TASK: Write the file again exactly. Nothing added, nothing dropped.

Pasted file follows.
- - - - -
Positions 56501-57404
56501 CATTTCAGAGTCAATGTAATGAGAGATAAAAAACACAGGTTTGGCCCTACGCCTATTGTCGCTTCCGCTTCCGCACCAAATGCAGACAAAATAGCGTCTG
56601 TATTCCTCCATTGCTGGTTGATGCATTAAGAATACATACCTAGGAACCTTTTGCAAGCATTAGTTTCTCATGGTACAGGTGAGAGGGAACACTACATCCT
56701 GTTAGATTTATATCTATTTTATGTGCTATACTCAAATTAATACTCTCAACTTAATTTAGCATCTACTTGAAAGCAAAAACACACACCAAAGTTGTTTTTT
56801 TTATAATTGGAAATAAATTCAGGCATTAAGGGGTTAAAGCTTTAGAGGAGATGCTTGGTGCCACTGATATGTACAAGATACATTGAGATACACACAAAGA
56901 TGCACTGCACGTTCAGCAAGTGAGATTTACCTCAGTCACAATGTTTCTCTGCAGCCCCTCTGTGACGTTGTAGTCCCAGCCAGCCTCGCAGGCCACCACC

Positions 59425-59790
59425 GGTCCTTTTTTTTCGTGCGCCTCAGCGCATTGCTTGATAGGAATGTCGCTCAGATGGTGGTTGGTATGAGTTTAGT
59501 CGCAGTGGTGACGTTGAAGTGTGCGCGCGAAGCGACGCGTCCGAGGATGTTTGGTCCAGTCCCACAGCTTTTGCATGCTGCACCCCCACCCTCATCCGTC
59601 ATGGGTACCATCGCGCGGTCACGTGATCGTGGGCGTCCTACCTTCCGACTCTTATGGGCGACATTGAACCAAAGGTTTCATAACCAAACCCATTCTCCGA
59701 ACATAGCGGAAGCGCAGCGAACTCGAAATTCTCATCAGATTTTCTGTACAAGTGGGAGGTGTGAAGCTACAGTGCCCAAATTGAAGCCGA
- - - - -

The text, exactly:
Positions 56501-57404
56501 CATTTCAGAGTCAATGTAATGAGAGATAAAAAACACAGGTTTGGCCCTACGCCTATTGTCGCTTCCGCTTCCGCACCAAATGCAGACAAAATAGCGTCTG
56601 TATTCCTCCATTGCTGGTTGATGCATTAAGAATACATACCTAGGAACCTTTTGCAAGCATTAGTTTCTCATGGTACAGGTGAGAGGGAACACTACATCCT
56701 GTTAGATTTATATCTATTTTATGTGCTATACTCAAATTAATACTCTCAACTTAATTTAGCATCTACTTGAAAGCAAAAACACACACCAAAGTTGTTTTTT
56801 TTATAATTGGAAATAAATTCAGGCATTAAGGGGTTAAAGCTTTAGAGGAGATGCTTGGTGCCACTGATATGTACAAGATACATTGAGATACACACAAAGA
56901 TGCACTGCACGTTCAGCAAGTGAGATTTACCTCAGTCACAATGTTTCTCTGCAGCCCCTCTGTGACGTTGTAGTCCCAGCCAGCCTCGCAGGCCACCACC

Positions 59425-59790
59425 GGTCCTTTTTTTTCGTGCGCCTCAGCGCATTGCTTGATAGGAATGTCGCTCAGATGGTGGTTGGTATGAGTTTAGT
59501 CGCAGTGGTGACGTTGAAGTGTGCGCGCGAAGCGACGCGTCCGAGGATGTTTGGTCCAGTCCCACAGCTTTTGCATGCTGCACCCCCACCCTCATCCGTC
59601 ATGGGTACCATCGCGCGGTCACGTGATCGTGGGCGTCCTACCTTCCGACTCTTATGGGCGACATTGAACCAAAGGTTTCATAACCAAACCCATTCTCCGA
59701 ACATAGCGGAAGCGCAGCGAACTCGAAATTCTCATCAGATTTTCTGTACAAGTGGGAGGTGTGAAGCTACAGTGCCCAAATTGAAGCCGA